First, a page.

The Crucible vs. Japanese Internment

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The Crucible vs. Japanese Internment

In January of 1663 mass hysteria broke out in the town of Salem, Massachusetts. This hysteria cause what we know today as the Salem Witch Trials. Just like the witch trials, the Japanese American Internment of 1942 was cause by hysteria. The hysteria was caused by fear and intimidation but regret soon followed and eventually ended the events caused by it.

The Salem Witch Trials and Japanese Internment were caused by one dangerous thing: fear. Fear can cause people to not think straight and over react in serious situations. In The Crucible, fear caused Tituba and Abigail to blame innocent people for consorting with the devil in order to save themselves. This action later evolved into the whole town being fearful of the devil being in their presence. Likewise, after the attack on Pearl Harbor many U.S. citizens feared another attack causing distrust of Japanese Americans throughout the country. In both of these situations, fearing for ones safety was one of the factors leading to mass hysteria.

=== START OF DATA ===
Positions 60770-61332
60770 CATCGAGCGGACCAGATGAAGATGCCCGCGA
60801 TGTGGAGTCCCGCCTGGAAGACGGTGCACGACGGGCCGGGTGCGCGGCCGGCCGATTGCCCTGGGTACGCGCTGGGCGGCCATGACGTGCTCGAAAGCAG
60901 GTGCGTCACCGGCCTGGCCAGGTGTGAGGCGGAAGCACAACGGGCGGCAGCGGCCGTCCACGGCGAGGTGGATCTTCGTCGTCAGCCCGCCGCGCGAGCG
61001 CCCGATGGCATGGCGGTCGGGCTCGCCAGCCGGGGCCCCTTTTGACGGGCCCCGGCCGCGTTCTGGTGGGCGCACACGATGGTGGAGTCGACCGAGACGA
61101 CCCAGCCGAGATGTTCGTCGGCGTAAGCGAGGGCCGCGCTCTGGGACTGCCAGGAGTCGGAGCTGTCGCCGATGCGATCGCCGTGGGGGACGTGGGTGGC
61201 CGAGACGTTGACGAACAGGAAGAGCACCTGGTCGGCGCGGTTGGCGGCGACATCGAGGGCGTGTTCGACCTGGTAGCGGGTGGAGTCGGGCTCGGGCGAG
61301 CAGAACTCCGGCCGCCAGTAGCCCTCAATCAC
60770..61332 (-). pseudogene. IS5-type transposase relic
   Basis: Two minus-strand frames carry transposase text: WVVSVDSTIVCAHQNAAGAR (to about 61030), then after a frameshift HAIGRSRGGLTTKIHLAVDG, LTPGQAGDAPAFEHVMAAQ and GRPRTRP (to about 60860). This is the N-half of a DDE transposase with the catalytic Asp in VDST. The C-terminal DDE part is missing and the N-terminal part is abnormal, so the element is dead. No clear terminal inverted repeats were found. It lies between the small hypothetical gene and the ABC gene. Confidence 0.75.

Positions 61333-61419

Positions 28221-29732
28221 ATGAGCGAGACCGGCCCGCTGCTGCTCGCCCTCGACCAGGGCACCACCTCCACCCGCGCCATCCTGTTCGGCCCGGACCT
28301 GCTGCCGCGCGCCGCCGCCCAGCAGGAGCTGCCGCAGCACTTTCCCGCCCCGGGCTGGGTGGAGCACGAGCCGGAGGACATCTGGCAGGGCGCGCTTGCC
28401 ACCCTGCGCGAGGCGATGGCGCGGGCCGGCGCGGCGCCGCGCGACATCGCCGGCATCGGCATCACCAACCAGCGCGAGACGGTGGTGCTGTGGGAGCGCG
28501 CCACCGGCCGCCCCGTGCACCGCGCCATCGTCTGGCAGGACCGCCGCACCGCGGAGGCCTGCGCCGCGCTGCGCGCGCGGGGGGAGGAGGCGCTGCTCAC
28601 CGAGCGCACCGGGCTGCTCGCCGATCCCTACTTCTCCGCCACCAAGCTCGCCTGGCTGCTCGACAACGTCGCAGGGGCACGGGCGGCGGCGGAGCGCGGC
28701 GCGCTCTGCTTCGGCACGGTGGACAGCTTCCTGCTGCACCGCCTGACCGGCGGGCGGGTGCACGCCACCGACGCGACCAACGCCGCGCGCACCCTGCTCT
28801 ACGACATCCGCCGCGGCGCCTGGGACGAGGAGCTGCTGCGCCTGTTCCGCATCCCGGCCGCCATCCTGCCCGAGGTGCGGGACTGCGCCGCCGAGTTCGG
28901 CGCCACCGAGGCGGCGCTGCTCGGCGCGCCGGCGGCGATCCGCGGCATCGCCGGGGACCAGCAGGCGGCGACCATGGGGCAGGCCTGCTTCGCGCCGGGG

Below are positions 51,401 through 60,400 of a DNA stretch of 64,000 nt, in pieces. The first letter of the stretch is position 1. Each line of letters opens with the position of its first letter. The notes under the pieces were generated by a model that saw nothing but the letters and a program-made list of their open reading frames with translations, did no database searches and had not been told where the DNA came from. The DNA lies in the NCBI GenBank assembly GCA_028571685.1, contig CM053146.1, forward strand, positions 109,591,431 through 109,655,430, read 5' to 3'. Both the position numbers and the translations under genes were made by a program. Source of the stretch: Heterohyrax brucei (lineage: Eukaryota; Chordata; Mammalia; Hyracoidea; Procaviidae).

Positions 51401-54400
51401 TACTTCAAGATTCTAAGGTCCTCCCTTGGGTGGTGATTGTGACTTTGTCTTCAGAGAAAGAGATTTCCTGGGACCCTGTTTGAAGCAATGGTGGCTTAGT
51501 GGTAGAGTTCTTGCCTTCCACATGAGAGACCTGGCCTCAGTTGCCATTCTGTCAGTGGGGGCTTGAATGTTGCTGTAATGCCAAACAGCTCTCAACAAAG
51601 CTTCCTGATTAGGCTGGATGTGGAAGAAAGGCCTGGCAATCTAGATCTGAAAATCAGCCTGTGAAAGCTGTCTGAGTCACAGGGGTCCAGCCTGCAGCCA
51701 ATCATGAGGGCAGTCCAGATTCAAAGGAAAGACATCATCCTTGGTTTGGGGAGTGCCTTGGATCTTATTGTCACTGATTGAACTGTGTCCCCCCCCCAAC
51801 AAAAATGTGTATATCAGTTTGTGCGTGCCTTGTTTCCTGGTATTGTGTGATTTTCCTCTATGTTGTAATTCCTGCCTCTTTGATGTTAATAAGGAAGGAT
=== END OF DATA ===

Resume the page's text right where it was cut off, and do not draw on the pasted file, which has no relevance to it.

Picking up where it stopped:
Just like fear, intimidation was another reason for hysteria to spread through masses of people. In both cases, intimidation was used to force powerful leaders to comply with the wishes of the masses. With suspicion of Japanese Americans rising throughout the United States, many citizens wanted the Japanese people gone. Pressures from state representatives eventually cause President Roosevelt to call for the exclusion and internment of all Japanese citizens from the West Coast. In the Crucible, when Judge Danforth would question Abigail of telling the truth Abigail would intimidate him by accusing him of working with Satan. This caused the judge to listen to whatever Abigail said. Both of these cases show that no matter how large or small the group of people, intimidation can cause even powerful leaders to go along with the hysteria.

After all the turmoil the townspeople of Salem and the Japanese people dealt...
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